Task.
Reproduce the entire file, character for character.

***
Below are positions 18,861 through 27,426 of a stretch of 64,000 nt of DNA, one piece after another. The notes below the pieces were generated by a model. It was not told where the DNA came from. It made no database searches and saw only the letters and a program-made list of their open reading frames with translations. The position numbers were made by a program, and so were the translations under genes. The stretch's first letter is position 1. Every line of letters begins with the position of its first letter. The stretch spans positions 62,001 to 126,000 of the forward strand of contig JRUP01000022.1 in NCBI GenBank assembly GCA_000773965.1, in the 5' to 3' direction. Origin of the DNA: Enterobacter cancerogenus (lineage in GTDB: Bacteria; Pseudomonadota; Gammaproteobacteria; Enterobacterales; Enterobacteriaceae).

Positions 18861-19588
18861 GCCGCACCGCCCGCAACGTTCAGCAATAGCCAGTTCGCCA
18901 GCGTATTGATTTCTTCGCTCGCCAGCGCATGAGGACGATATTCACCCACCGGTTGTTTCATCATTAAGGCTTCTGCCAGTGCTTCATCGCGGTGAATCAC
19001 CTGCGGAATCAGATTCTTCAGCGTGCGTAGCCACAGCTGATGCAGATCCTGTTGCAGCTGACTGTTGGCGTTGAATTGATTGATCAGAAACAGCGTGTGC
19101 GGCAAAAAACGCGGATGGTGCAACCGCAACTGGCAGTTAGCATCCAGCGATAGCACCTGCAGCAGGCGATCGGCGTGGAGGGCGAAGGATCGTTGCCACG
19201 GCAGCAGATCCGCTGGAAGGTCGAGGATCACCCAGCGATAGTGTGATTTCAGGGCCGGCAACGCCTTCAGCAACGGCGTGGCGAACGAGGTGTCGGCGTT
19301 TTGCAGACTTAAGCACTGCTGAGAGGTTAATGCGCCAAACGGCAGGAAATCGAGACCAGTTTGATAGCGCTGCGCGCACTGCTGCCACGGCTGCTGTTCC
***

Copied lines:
Below are positions 18,861 through 27,426 of a stretch of 64,000 nt of DNA, one piece after another. The notes below the pieces were generated by a model. It was not told where the DNA came from. It made no database searches and saw only the letters and a program-made list of their open reading frames with translations. The position numbers were made by a program, and so were the translations under genes. The stretch's first letter is position 1. Every line of letters begins with the position of its first letter. The stretch spans positions 62,001 to 126,000 of the forward strand of contig JRUP01000022.1 in NCBI GenBank assembly GCA_000773965.1, in the 5' to 3' direction. Origin of the DNA: Enterobacter cancerogenus (lineage in GTDB: Bacteria; Pseudomonadota; Gammaproteobacteria; Enterobacterales; Enterobacteriaceae).

Positions 18861-19588
18861 GCCGCACCGCCCGCAACGTTCAGCAATAGCCAGTTCGCCA
18901 GCGTATTGATTTCTTCGCTCGCCAGCGCATGAGGACGATATTCACCCACCGGTTGTTTCATCATTAAGGCTTCTGCCAGTGCTTCATCGCGGTGAATCAC
19001 CTGCGGAATCAGATTCTTCAGCGTGCGTAGCCACAGCTGATGCAGATCCTGTTGCAGCTGACTGTTGGCGTTGAATTGATTGATCAGAAACAGCGTGTGC
19101 GGCAAAAAACGCGGATGGTGCAACCGCAACTGGCAGTTAGCATCCAGCGATAGCACCTGCAGCAGGCGATCGGCGTGGAGGGCGAAGGATCGTTGCCACG
19201 GCAGCAGATCCGCTGGAAGGTCGAGGATCACCCAGCGATAGTGTGATTTCAGGGCCGGCAACGCCTTCAGCAACGGCGTGGCGAACGAGGTGTCGGCGTT
19301 TTGCAGACTTAAGCACTGCTGAGAGGTTAATGCGCCAAACGGCAGGAAATCGAGACCAGTTTGATAGCGCTGCGCGCACTGCTGCCACGGCTGCTGTTCC